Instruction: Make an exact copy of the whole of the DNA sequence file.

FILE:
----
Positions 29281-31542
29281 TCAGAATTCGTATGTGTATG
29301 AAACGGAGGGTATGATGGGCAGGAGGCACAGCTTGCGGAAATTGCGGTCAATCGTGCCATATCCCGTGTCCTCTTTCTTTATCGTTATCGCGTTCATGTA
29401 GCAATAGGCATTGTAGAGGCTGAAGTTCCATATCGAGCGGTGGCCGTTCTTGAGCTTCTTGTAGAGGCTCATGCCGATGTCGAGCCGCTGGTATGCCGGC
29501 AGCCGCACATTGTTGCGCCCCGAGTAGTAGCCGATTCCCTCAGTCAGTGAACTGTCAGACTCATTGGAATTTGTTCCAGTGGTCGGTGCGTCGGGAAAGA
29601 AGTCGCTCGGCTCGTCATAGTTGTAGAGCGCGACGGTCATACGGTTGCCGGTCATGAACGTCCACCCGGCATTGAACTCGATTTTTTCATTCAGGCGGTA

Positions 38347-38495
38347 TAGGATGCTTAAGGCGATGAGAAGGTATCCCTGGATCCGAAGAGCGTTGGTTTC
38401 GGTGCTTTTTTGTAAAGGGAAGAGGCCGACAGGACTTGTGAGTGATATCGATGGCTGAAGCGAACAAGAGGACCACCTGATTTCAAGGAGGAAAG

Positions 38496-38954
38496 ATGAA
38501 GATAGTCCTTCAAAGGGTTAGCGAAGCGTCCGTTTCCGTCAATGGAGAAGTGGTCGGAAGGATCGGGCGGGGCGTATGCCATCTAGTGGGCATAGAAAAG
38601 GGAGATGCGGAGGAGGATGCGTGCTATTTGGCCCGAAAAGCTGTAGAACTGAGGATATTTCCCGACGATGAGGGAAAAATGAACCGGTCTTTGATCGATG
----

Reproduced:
Positions 29281-31542
29281 TCAGAATTCGTATGTGTATG
29301 AAACGGAGGGTATGATGGGCAGGAGGCACAGCTTGCGGAAATTGCGGTCAATCGTGCCATATCCCGTGTCCTCTTTCTTTATCGTTATCGCGTTCATGTA
29401 GCAATAGGCATTGTAGAGGCTGAAGTTCCATATCGAGCGGTGGCCGTTCTTGAGCTTCTTGTAGAGGCTCATGCCGATGTCGAGCCGCTGGTATGCCGGC
29501 AGCCGCACATTGTTGCGCCCCGAGTAGTAGCCGATTCCCTCAGTCAGTGAACTGTCAGACTCATTGGAATTTGTTCCAGTGGTCGGTGCGTCGGGAAAGA
29601 AGTCGCTCGGCTCGTCATAGTTGTAGAGCGCGACGGTCATACGGTTGCCGGTCATGAACGTCCACCCGGCATTGAACTCGATTTTTTCATTCAGGCGGTA

Positions 38347-38495
38347 TAGGATGCTTAAGGCGATGAGAAGGTATCCCTGGATCCGAAGAGCGTTGGTTTC
38401 GGTGCTTTTTTGTAAAGGGAAGAGGCCGACAGGACTTGTGAGTGATATCGATGGCTGAAGCGAACAAGAGGACCACCTGATTTCAAGGAGGAAAG

Positions 38496-38954
38496 ATGAA
38501 GATAGTCCTTCAAAGGGTTAGCGAAGCGTCCGTTTCCGTCAATGGAGAAGTGGTCGGAAGGATCGGGCGGGGCGTATGCCATCTAGTGGGCATAGAAAAG
38601 GGAGATGCGGAGGAGGATGCGTGCTATTTGGCCCGAAAAGCTGTAGAACTGAGGATATTTCCCGACGATGAGGGAAAAATGAACCGGTCTTTGATCGATG